Australia: The Land Where Time Began
Ocean Bottom sinking as a Result of Increasing Mass of Extra Water in
the Ocean from Melting Ice Sheets and Glaciers
The total ocean mass is increased by the mass distribution that is occurring at present, and on average, is causing the bottom of the ocean to subside elastically. Barystatic sea level rise is, therefore, larger than the global mean geocentric sea level rise which is observed by satellite altimetry and tide gauges that are GPS-corrected. In this study Frederikse et al. used realistic estimates of the redistribution of mass from ice mass loss and land water storage in order to quantify the ocean bottom deformation that results and its effect on global and regional ocean volume change estimates. The resulting globally averaged sea level change is 8% smaller than the barystatic contribution over the period 1993-2014. The difference is about 5% over the altimetry domain, and barystatic sea level rise will be underestimated by more than 1 mm/year between 1993 and 2014. Regional differences are often larger: up to 1 mm/year over the Atlantic Ocean and 0.3 mm/year in the South Pacific. When regional sea level changes are observed in a geocentric reference frame deformation of the ocean bottom should be considered.
Next to steric and dynamic changes, mass redistribution between land and ocean is one of the major components that drive global sea level change (Chambers et al., 2016; Stammer et al., 2013). Distinct regional patterns of sea level changes, called sea level fingerprints, are caused by the mass distribution, which are the result of gravitational effects, changes in the rotation parameters of the Earth, and by deformation of the solid Earth (Clark & Lingle, 1977; Milne & Mitrovica, 1998). A vertical deformation of the solid Earth that affects both land and the floor of the ocean causes a substantial part of the regional pattern (King et al., 2012; Riva et al., 2017). The oceans have gained mass over the past decades due to changes in the land ice mass balance and land hydrology (Chambers et al., 2016), which has resulted in an increase of the total load on the floor of the ocean. Given a constant geocentric ocean surface, this subsidence will increase the capacity of the ocean basin. According to Frederikse et al. this elastic deformation has to be considered as well as the viscoelastic response to past ice ocean mass changes, known as glacial isostatic adjustment (GIA), which sea level reconstructions are routinely corrected for (Tamisiea, 2011). It has been shown (Ray et al., 2013) that the deformation of the ocean floor caused by changes in ocean dynamic, atmospheric pressure, and land water storage (LWS) results in a substantial effect on the seasonal cycle in sea level derived from altimetry. In that study, however, changes in ice mass, which have been the main cause of the increase in ocean mass over the last 2 decades (Chambers et al., 2016), were excluded. In this paper Frederikse et al. examined how elastic deformation resulting from ice mass loss at present and changes in land water storage has affected the shape of the ocean floor over the last 2 decades and whether the deformation does affect trends in the regional and global sea level reconstructions that used tide gauges and altimetry.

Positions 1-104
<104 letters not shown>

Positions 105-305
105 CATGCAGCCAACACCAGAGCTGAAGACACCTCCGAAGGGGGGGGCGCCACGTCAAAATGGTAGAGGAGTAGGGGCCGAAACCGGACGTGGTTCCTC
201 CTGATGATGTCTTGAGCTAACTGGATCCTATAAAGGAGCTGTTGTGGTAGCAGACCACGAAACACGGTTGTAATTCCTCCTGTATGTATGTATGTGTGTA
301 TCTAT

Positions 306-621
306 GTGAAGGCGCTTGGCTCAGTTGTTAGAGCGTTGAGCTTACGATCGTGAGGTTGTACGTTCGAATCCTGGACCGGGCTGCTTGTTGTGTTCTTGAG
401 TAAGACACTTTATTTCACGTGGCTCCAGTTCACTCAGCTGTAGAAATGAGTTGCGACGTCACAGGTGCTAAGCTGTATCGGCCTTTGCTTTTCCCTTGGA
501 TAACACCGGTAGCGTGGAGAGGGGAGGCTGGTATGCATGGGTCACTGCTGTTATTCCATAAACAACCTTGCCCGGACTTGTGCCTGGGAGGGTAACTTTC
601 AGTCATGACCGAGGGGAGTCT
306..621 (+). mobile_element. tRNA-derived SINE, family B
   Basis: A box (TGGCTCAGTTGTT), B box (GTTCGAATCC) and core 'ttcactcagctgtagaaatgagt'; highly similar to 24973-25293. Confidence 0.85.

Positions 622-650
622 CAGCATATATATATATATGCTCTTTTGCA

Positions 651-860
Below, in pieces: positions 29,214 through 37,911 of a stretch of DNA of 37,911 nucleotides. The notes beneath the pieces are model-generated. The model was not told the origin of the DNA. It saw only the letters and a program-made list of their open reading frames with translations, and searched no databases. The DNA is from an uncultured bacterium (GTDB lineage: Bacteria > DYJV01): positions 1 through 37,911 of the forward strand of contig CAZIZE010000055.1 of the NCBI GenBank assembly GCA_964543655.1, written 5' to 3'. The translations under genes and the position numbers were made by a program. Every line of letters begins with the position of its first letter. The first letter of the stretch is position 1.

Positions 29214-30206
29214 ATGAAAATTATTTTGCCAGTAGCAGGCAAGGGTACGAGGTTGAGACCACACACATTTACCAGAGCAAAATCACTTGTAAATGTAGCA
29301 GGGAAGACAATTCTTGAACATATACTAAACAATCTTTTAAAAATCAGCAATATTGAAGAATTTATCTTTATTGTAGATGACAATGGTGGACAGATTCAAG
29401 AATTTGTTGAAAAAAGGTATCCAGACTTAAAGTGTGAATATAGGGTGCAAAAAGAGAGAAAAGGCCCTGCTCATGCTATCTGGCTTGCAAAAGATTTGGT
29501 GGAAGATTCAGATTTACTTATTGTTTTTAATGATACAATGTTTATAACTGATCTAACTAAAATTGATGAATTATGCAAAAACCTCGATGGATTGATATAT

There are 2 distinct reference frames that are generally used to express sea level changes: either relative to the local ocean floor (relative to sea level change) or relative to the centre of mass of the Earth (geocentric or absolute sea level change). Global mean sea level (GMSL) changes that are due to redistribution of mass are barystatic changes. Barystatic changes are defined as the total change of volume of the ocean, divided by the surface area of the ocean. Barystatic changes are equal to relative sea level changes by this definition, integrated over the entire ocean. However, as the deformation of the floor of the ocean that is due to changing load, global mean sea level changes that result from changes of mass are not equal to the barystatic changes. As the deformation of the solid Earth is not uniform over the oceans, the regional or basin mean difference between relative sea level changes and geocentric sea level change may deviate from the global mean difference.
A near-global overview of sea level changes has been achieved by the emergence of satellite altimetry (Nerem et al., 2010). However, as the sea level changes are observed is a geocentric reference frame by satellite altimetry, global mean sea level estimates that have been derived from altimetry will not detect the increase in volume of the ocean that is due to subsidence of the ocean floor, and therefore they may underestimate the GMSL rise. A correction that is associated with the elastic response mass redistribution of the present is almost never applied (see Fenoglio-Marc et al., 2912; Kuo et al., 2008; Rietbroek et al., 2016 for exceptions), and altimetry-derived global mean sea level changes that result from the redistribution of mass may therefore differ from associated global changes of ocean volume.